EGU General Assembly 2020
© Author(s) 2020. This work is distributed under
the Creative Commons Attribution 4.0 License.

Do heavily degraded soil really sequester carbon faster? Can that be change for soil restoration?

Jan Frouz
Jan Frouz
  • Fac. Sci. Charles University in Prague, Institute for environmental studies, Praha 2, Czechia (

Soil carbon storage is crucial for global carbon budget and at the same time affect many key ecosystem functions. There are several studies showing that in initial soil substrates and or degraded soils with little overall soil organic matter content have high ability to sequester carbon. Mechanisms that cause this fast SOM sequestration are not completely elucidated but most likely arise from availability of vacant spaces where SOM can be bound by various mechanism and set of positive feedback loops which cause that increase in one SOM pool may increase rate of saturation in other pools. There are also some indication that major mechanisms how the SOM its stored in soil vary along soil development gradient. In Initial soils there may be high rate of SOM sequestration achieved under fast growing plants producing easily available litter, in this stage incorporation POC in mineral matrix, storing microbial neuromas and activity of earthworms play crucial role in SOM sequestration. While in latter stages of soil development, when soil is already close to saturation slow growing plants, producing slow decomposing litter result in higher carbon sequestration, ir seems to be that shift of microbial necromass to fungal rather than bacterial necromass, and difference in litter and microbial necromass decomposability may play important role in this stage. Implication of these finding for ecosystem restoration is discussed.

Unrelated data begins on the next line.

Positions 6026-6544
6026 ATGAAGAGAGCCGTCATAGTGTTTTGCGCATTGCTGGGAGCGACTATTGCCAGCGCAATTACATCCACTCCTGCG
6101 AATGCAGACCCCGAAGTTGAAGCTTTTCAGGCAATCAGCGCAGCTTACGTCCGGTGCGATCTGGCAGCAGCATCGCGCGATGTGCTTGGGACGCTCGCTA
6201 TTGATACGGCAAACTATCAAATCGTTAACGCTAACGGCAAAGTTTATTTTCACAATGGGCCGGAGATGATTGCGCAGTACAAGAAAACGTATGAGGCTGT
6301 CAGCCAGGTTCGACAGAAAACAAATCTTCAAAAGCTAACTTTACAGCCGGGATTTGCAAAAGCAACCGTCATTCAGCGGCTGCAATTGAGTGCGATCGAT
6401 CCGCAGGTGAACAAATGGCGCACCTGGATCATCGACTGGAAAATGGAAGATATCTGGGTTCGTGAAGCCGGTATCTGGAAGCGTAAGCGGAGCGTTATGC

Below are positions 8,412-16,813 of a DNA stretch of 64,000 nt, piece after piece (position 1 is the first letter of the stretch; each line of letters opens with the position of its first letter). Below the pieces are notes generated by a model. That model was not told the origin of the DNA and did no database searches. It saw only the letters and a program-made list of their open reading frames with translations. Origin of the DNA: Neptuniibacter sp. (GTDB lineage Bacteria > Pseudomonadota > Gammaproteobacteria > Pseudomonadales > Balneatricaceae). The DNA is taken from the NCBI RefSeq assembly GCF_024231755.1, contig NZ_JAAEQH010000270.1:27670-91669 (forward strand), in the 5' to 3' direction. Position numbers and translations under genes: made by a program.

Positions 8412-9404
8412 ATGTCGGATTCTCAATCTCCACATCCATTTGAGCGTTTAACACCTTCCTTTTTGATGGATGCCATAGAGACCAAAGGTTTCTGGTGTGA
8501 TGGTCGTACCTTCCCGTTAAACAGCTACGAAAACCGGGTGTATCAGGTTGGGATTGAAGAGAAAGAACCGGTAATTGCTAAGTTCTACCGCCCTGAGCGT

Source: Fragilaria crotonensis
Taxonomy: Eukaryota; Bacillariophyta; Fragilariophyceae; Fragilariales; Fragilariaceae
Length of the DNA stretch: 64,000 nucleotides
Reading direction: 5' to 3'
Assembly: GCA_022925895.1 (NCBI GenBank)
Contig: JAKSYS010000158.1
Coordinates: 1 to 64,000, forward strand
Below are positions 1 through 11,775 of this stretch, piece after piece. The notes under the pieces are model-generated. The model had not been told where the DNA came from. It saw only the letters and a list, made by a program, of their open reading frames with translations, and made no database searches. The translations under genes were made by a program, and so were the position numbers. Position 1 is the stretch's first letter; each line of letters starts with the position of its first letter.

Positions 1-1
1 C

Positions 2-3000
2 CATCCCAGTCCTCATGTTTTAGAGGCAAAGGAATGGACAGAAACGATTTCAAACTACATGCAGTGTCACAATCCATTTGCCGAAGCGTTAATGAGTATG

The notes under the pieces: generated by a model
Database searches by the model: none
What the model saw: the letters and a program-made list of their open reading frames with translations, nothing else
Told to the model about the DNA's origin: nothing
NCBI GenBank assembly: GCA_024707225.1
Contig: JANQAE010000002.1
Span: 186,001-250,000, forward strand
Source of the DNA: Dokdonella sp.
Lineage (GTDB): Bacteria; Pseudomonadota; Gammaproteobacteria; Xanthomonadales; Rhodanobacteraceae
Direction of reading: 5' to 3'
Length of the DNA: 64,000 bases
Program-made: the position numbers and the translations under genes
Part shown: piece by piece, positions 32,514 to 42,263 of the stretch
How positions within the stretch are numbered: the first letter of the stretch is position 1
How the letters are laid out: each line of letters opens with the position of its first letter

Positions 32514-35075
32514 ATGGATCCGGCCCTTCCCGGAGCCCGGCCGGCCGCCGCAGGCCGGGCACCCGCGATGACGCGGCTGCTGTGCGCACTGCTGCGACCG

How to cite: Frouz, J.: Do heavily degraded soil really sequester carbon faster? Can that be change for soil restoration?, EGU General Assembly 2020, Online, 4–8 May 2020, EGU2020-18269,, 2020

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